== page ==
Europe Sees the Heavy Hand of U.S. Over Climate Treaty


Last month, when President Bush showed up in Sweden to explain his reasons for dropping out of a global agreement on climate change, he promised European leaders that he would not interfere with their efforts to carry out the accord.

But some European diplomats now say the administration appears to be backing away from that promise and creating obstacles for countries still committed to ratifying the 1997 Kyoto treaty on global warming.

Last week, for example, during consultations on the Kyoto agreement in the Netherlands, the U.S. delegation raised objections on four key issues, any one of which could be enough to doom the treaty, according to participants and observers.

"It seems that they are trying to obstruct and delay the process, and that's of course what we feared," said a European official who participated in the talks.

The dispute involves more than just diplomatic niceties: At stake is a four-year effort to negotiate ground rules for a binding treaty to reduce emissions of carbon dioxide and other greenhouse gases that many scientists believe are causing the Earth's climate to warm over time, with potentially severe consequences.

The true test of whether the Bush administration will try to stymie the process will come in two weeks, when representatives of more than 100 countries meet in Bonn to try to wrap up negotiations on the Kyoto treaty.

International leaders involved in the process are warning the United States, diplomatically, to butt out.

"The U.S. officials will have the eyes of many countries watching what they do," said Swedish Environment Minister Kjell Larsson, who has been a leader in the Kyoto process. "I heard what they said. I can imagine that it could be used to block [the treaty]. But I count on it that [U.S. negotiators] will work as constructively as they promised they would."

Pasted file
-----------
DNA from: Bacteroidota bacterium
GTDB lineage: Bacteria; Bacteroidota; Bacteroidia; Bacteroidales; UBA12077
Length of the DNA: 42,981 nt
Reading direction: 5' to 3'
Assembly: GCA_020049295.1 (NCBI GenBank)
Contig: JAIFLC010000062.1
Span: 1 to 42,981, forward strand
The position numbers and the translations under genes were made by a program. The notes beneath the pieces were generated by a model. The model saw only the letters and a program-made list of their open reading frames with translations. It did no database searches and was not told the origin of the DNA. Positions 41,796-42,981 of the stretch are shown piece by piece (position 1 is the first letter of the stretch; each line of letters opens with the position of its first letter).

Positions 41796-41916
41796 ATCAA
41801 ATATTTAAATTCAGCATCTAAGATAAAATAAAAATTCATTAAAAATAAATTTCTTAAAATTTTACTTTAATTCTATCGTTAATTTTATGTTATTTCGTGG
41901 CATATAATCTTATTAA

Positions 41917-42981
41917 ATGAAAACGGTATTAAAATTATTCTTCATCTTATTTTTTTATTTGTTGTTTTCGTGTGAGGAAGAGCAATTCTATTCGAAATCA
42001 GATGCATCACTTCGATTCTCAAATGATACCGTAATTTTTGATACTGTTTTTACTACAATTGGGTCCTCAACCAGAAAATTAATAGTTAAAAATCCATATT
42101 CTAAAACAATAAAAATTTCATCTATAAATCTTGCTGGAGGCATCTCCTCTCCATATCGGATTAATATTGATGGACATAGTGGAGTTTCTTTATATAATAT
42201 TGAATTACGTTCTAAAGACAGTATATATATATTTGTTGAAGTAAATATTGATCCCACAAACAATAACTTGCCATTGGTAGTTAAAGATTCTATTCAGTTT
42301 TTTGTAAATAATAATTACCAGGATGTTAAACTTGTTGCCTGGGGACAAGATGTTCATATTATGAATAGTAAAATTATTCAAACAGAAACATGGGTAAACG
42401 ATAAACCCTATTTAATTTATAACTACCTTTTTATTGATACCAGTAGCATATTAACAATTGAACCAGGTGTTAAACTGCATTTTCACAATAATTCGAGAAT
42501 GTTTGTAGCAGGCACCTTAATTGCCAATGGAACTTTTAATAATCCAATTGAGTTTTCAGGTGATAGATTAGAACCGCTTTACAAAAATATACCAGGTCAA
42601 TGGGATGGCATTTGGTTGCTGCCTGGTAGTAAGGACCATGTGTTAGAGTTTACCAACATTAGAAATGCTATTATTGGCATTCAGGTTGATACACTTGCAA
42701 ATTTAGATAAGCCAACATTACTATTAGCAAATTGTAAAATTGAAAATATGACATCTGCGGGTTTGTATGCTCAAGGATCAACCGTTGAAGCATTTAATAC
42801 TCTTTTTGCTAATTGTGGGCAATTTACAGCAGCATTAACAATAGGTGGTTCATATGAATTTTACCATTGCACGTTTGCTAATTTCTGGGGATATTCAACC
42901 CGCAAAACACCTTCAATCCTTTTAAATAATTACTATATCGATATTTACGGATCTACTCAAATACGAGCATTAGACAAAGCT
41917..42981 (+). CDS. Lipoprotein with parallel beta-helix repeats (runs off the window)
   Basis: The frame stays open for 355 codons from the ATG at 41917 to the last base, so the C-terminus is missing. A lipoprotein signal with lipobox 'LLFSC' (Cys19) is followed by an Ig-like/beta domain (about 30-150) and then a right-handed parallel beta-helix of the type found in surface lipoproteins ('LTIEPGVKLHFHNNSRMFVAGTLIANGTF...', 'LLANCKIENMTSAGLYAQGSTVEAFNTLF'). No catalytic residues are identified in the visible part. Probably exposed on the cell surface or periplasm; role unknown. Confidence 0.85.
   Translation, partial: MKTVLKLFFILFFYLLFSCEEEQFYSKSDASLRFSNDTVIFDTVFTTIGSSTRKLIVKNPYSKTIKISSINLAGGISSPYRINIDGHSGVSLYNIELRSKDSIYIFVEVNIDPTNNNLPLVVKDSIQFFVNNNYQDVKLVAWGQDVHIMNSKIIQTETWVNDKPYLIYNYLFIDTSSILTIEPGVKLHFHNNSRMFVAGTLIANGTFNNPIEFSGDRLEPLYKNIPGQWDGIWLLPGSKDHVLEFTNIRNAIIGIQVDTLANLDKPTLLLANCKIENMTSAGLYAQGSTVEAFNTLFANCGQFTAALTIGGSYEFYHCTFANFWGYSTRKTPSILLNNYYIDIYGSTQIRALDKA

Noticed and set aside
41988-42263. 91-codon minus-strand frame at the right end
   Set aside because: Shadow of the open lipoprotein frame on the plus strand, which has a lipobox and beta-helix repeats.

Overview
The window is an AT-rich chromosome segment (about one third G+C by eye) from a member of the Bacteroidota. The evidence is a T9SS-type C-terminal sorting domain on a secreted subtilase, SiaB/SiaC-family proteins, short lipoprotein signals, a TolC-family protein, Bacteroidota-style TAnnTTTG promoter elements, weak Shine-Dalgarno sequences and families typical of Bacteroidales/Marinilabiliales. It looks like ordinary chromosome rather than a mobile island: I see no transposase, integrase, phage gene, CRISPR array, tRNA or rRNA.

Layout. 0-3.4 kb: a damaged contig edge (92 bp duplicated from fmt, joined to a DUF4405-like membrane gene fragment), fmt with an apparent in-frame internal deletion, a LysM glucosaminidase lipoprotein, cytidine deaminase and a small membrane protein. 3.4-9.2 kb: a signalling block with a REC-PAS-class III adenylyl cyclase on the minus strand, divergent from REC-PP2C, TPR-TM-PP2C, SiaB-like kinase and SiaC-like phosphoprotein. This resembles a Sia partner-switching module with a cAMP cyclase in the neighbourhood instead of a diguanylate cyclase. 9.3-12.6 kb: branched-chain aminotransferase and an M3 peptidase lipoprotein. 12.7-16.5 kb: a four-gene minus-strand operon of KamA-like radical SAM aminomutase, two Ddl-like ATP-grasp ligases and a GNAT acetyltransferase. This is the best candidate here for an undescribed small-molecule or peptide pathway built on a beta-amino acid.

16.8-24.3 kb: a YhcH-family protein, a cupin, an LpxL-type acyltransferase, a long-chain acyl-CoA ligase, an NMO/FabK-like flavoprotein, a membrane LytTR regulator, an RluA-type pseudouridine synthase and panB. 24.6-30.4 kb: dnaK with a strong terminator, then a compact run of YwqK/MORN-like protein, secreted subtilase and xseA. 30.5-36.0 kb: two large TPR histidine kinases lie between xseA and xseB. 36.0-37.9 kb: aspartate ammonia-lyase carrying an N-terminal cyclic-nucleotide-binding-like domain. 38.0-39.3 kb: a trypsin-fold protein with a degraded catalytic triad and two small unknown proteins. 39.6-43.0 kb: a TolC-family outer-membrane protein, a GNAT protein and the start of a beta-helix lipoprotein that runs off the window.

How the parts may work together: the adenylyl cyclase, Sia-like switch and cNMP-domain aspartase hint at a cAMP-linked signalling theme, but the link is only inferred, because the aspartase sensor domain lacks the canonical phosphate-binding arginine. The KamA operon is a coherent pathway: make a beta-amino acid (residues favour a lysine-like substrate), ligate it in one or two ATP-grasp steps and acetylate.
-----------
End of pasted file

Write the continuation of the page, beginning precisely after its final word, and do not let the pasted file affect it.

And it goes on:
Proponents of the Kyoto treaty have feared for some time that the Bush administration will work behind the scenes to discourage other countries, particularly Japan, from signing the treaty. Those concerns were heightened last weekend when U.S. Energy Secretary Spencer Abraham, discussing Bush's summit here with Japanese Prime Minister Junichiro Koizumi, said the Japanese government had joined the U.S. in opposing the treaty. It had not.

Although Bush rejected the Kyoto treaty as "fatally flawed," most other participating countries appear determined to plow ahead. But it will not be easy. The agreement becomes binding if ratified by countries that together were responsible for 55% of all carbon dioxide emissions from industrialized countries in 1990. The U.S. was by far the largest emitter in the group, with a 37% share.

Now that the U.S. has pulled out, the arithmetic has become challenging. Losing Japan, with its 9% share, would make the Kyoto agreement's prospects grim.

Japan remains on the fence. The desire to maintain economic competitiveness and relations with the U.S. make it difficult for Tokyo to ratify the accord. But national pride--the treaty is named after the Japanese city where it was crafted--and domestic support make it difficult for Koizumi's government to reject it.